No matter the advancements in robotics, the importance of the ‘man behind the machine’ will remain relevant. This is equally applicable to Network Centric Warfare (NCW). The success of NCW rests on the idea that information is only useful if it enables more effective action. Significantly, the key to success of NCW is not technology but people who will use it – the human dimension, which is based on professional mastery and mission command requiring high standards of training, education, doctrine, organisation and leadership. It is about the way people collaborate to share their awareness of the situation in order to fight more effectively. The human dimension of NCW is complex, difficult to conceptualise and defence forces all over the globe are struggling with the issue, experimenting to achieve breakthroughs in varied measure.
Advancements in robotics notwithstanding, the role of the ‘man behind the machine’ will continue to remain critical and relevant. This is equally applicable to Network Centric Warfare (NCW). The success of NCW rests on the idea that information is only useful if it enables more effective action. Significantly, the key to success of NCW is not technology but personnel who will use it – the human dimension, which is based on professional mastery and mission command requiring high standards of training, education, doctrine, organisation and leadership. It is about the way people collaborate to share their awareness of the situation in order to fight more effectively. The human dimension of NCW is complex, difficult to conceptualise and defence forces all over the globe are struggling with the issue, experimenting to achieve breakthroughs in varied measure.
The role of information in NCW is clear but much needs to be understood how human beings share, absorb and make sense of available information and then make decisions based on that information. Simply increasing the amount of information available to commanders does not necessarily result in improved knowledge nor help them make better decisions. The premise, that more information is better, is not always true. Though gathering information enhances intelligence, it also must aid understanding and decision making. Coupled with the aspect of information are issues such as understanding the power of the applications itself, for example, knowing properties and limitations of the Decision Support System (DSS).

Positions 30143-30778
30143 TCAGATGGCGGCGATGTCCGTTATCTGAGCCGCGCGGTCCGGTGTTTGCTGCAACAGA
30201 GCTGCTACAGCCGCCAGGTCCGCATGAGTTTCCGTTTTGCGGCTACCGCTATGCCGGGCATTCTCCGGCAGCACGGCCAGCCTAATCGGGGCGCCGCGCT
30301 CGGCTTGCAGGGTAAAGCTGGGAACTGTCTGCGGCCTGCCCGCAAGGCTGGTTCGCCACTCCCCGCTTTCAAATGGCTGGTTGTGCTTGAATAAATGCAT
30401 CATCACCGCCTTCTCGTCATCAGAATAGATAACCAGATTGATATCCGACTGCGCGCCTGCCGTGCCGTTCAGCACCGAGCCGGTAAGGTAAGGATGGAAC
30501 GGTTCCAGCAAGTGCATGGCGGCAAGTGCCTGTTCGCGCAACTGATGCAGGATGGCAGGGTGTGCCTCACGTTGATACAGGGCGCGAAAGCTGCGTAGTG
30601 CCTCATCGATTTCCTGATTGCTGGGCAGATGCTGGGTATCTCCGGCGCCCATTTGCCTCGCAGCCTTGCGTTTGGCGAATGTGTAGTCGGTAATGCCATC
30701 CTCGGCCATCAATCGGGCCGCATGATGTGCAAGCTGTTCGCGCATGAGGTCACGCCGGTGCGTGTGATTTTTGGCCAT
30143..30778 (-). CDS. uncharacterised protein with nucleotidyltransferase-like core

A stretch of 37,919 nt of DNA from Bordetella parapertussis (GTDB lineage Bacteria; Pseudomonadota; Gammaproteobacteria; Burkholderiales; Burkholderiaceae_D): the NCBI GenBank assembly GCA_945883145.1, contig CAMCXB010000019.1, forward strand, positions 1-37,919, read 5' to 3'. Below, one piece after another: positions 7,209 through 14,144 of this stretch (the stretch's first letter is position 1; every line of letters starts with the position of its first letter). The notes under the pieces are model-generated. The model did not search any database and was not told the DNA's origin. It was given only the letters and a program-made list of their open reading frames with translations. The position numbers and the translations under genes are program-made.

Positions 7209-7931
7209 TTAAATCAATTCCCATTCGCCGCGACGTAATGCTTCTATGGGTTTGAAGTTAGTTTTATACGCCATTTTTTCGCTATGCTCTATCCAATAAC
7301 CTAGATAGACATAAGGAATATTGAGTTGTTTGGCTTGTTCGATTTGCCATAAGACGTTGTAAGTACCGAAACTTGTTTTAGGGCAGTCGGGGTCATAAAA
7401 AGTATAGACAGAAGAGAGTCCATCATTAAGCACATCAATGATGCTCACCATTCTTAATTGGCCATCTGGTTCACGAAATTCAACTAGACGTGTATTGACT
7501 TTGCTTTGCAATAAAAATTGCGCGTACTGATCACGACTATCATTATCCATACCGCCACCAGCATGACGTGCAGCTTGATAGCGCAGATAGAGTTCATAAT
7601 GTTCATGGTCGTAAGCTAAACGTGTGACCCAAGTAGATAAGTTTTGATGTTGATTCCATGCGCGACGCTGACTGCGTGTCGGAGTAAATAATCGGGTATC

The purpose of an information management strategy is to improve human ability to find data and to understand it on receipt…
The purpose of an information management strategy is to improve human ability to find data and to understand it on receipt. In a network centric environment, team decision making and situation assessment are distributed in both time and space. Shared understanding among team members with regard to the impact, importance and quality of relevant information items is critical element in selection of an effective course of action. The focus required is the minimum information that needs to be exchanged, how to capture that information and how to best display it.
In the US, NATO and Coalition Forces, “Chat” has become a dominant communication vehicle. Based on a compilation across multiple stakeholders and inputs chat tools are developed to meet user needs in a dynamic environment. Implementation of these chat tools enables effectiveness and efficiency because they facilitate situational awareness. They allow users to gain timely access to chat information as well as provide optimal archiving and retrieval capabilities besides facilitating timely message composition, transmission and receipt user identification and the like.
In militaries of advanced countries, roadmaps for NCW are progressed in two dimensions simultaneously to enhance the overall war fighting capability. One is the network dimension, referring to the physical systems providing connectivity between sensors, commanders and those involved in engaging the adversary, and the second dimension is the human dimension roadmap. Between 2000 and 2002, Computer Network Assurance (CNA) Corporation, USA and ThoughtLink Inc. conducted “SCUDHunt” game-based experiments to explore shared situational awareness in a NCW environment. It proved that performance of individual teams had a greater impact on mission effectiveness than any technology factor. Major contributors to mission effectiveness were good team dynamics, professional mastery and ability to use the technology. Of these, team dynamics was still the most important. This underlined the importance of the human element in the networked force of the future and supported emphasis required on professional mastery.
The Indian Military
The Indian military perhaps has yet to fully realise the essential requirement of viewing information from the strategic viewpoint and recognise it as a mission critical resource. Had we realised this, we would have adopted a top-down NCW approach since we not only need a synthesis of communications and information, we would also have speedily addressed alterations in our concept of operations, doctrine, organisation, force structure, psyche, leadership and associated changes in logistics, education and training. All of these need to be concurrently addressed in order to acquire to build and enhance NCW capabilities within the constraints of development and implementation time; piece-meal solutions are not the panacea. While concerted efforts need to be made at all levels to conceptualise, define, induct, implement and operate the new systems in a defined period of time, human resources have to be built to handle and optimise those systems, the latter demanding professional mastery, awareness, training, education, doctrine, organisation and leadership.